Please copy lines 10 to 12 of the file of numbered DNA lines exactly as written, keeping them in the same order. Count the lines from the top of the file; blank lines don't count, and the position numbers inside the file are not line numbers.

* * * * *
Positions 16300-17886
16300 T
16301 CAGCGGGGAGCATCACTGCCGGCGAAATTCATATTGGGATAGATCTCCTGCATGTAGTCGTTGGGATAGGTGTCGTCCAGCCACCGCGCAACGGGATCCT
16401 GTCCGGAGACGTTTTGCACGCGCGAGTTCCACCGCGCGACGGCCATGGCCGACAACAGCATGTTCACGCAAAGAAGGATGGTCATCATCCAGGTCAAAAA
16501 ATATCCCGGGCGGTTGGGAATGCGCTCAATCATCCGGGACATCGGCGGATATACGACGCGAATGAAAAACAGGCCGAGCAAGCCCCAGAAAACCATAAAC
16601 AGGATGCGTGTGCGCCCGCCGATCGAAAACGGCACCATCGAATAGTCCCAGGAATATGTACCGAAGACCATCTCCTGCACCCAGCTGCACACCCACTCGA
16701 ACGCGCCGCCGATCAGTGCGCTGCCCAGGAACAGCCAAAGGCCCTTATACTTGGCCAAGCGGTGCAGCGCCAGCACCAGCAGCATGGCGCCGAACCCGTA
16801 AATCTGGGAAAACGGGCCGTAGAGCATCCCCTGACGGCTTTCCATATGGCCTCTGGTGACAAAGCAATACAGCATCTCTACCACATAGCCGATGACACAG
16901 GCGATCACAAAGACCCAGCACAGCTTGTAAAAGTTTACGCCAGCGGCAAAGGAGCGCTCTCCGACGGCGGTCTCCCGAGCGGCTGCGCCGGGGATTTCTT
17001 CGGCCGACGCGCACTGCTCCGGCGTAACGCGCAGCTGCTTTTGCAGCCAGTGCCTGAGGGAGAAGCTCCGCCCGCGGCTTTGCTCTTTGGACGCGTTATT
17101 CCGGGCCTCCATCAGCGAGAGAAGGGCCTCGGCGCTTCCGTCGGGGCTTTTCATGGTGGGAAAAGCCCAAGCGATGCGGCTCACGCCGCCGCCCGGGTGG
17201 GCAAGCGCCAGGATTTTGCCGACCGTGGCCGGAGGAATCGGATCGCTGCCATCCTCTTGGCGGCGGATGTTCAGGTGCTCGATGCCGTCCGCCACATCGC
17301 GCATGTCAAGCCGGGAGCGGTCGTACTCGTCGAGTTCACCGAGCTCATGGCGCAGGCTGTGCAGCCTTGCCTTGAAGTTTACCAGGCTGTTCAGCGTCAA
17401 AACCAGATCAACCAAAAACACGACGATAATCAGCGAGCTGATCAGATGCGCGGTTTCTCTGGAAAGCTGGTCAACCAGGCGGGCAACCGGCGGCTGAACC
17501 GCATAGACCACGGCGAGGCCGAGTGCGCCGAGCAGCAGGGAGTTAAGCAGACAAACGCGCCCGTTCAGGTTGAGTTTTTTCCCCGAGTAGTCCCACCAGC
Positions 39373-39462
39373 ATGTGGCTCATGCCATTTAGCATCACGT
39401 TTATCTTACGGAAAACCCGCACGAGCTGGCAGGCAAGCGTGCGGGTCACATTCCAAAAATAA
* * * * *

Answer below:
17001 CGGCCGACGCGCACTGCTCCGGCGTAACGCGCAGCTGCTTTTGCAGCCAGTGCCTGAGGGAGAAGCTCCGCCCGCGGCTTTGCTCTTTGGACGCGTTATT
17101 CCGGGCCTCCATCAGCGAGAGAAGGGCCTCGGCGCTTCCGTCGGGGCTTTTCATGGTGGGAAAAGCCCAAGCGATGCGGCTCACGCCGCCGCCCGGGTGG
17201 GCAAGCGCCAGGATTTTGCCGACCGTGGCCGGAGGAATCGGATCGCTGCCATCCTCTTGGCGGCGGATGTTCAGGTGCTCGATGCCGTCCGCCACATCGC